By Michael Geis, Vice President of Information Services, CISM, CISSP, myMatrixx
We are starting to see a shift in the cyber security world in the way that organizations are being targeted. Gone are the days of the “hacker” in some dark basement somewhere trying different tactics to gain control of corporate firewalls and databases. Well, to be fair, these days aren’t long gone as those types of attacks are still out there. But the bad guys are adapting faster than the good guys can keep up. While organizations race to make sure they are staying HIPAA/PCI/SOX/ISO compliant the bad guys have figured out we are still working off a playbook that has been around for 10+ years. Why “hack” when you can target specific individuals with access to the resources you want and just ask them for it? The latest battleground is individually targeted attacks or “spear-phishing” and there isn’t much that being HIPAA compliant is going to do to protect you when the bad guys set their sights on your employees.
It seems that all of the latest high-profile breaches started with internal employees clicking a poisoned link in an email or inadvertently disclosing confidential information to attackers. With this in mind we recently did an organization wide IT security awareness training class for all myMatrixx employees. The training was targeted at three primary topics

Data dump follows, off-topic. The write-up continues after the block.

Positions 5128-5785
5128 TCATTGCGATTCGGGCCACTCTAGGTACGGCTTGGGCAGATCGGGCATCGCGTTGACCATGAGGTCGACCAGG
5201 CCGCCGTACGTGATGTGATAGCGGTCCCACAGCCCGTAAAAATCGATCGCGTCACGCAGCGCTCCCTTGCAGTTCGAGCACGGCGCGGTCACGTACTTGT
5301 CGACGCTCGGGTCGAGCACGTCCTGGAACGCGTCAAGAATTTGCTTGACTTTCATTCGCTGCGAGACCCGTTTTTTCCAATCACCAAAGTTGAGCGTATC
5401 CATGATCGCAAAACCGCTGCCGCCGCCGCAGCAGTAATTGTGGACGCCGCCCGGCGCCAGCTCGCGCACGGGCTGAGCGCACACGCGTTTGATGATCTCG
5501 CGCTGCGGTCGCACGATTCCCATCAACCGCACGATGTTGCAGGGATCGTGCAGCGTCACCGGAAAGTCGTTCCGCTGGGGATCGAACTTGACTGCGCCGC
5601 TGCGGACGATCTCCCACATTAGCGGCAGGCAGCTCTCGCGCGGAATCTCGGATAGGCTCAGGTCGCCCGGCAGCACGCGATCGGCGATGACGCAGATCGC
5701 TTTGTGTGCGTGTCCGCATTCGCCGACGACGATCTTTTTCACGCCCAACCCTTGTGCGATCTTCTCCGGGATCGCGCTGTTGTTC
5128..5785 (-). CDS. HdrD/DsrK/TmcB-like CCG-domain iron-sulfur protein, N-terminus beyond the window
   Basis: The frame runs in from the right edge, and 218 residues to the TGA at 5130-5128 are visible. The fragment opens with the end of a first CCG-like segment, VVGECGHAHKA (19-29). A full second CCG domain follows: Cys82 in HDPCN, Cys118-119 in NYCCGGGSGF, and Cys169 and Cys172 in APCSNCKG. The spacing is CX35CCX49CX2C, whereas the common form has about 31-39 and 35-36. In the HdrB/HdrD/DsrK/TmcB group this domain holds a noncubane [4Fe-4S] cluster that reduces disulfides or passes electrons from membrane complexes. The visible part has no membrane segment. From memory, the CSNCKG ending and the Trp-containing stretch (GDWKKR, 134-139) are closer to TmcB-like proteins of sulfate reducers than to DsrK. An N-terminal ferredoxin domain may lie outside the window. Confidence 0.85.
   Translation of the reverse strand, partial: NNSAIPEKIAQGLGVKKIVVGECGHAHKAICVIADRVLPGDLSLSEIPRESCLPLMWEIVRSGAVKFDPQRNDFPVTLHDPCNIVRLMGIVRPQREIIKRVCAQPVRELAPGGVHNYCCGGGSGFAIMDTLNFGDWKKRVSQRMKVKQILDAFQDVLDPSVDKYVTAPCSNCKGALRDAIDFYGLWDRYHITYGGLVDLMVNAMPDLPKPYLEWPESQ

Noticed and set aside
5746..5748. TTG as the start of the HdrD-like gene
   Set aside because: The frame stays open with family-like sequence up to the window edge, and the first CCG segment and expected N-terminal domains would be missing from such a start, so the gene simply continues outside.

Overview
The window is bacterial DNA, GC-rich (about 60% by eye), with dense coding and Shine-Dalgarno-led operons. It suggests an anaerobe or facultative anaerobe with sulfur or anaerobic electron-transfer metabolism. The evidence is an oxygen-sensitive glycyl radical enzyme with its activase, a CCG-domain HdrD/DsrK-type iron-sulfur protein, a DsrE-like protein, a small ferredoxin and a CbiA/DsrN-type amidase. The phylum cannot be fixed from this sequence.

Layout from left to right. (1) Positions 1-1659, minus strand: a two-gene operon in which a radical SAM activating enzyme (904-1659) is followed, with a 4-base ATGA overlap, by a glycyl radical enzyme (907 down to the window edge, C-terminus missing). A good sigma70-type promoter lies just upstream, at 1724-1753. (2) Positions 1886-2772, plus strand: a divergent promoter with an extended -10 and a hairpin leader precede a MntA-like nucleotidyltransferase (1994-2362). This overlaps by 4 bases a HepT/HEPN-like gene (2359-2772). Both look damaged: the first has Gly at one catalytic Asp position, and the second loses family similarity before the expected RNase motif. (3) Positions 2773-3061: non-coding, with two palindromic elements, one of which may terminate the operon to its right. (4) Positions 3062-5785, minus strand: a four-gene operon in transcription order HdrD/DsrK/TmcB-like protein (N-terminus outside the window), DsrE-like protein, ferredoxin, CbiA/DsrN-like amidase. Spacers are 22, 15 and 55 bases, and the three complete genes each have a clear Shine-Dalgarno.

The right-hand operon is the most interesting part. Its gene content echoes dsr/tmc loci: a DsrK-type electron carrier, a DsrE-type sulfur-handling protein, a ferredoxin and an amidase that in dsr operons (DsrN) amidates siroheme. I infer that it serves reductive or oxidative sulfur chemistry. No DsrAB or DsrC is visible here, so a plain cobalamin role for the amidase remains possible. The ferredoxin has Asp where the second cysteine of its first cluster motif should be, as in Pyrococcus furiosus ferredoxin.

- Understanding this new threat landscape: who is doing it and why
- How does it work: step by step examples of how an individual is targeted and exploited
- Awareness of personal digital footprints
After the training, the recurring theme in the feedback we got from our employees was: fear and concern. To be honest most employees in the American workforce haven’t heard this message before. The idea that a specific employee might be directly targeted and the bad guys are armed with an incredible amount of personal data (freely provided by that digital footprint) about that employee is at least slightly disconcerting the first time you hear about it.
We completed the presentation with tips on how to protect yourself from this new type of attack. Here are some examples:
- Know your personal digital footprint: Facebook, Twitter, Linked in, state and local governmental databases, press releases, Instagram, Spokeo, old online resumes, etc.
- Understand the persuasion levers of using authority, nostalgia, verifiable facts, or appeal to emotions in trying to extract information that you normally wouldn’t share with a stranger
- If you get an email request that is suspect…pick up the phone and call the person asking for the information and verify its legitimacy
- Don’t use the same password across multiple sites on the internet!
- Wait until you get back from vacation to put those pictures on Facebook
- Be aware that EVERYONE is a potential target (IT folks make fantastic targets!)
These types of attacks will continue to grow in frequency and sophistication. Why? Because they work! The strongest defense for this type of attack for the foreseeable future is turning your employees into human firewalls to protect your organizations critical data. This can only be done with training and awareness and you probably aren’t delivering it if you haven’t updated your security awareness curriculum in the past 12 months.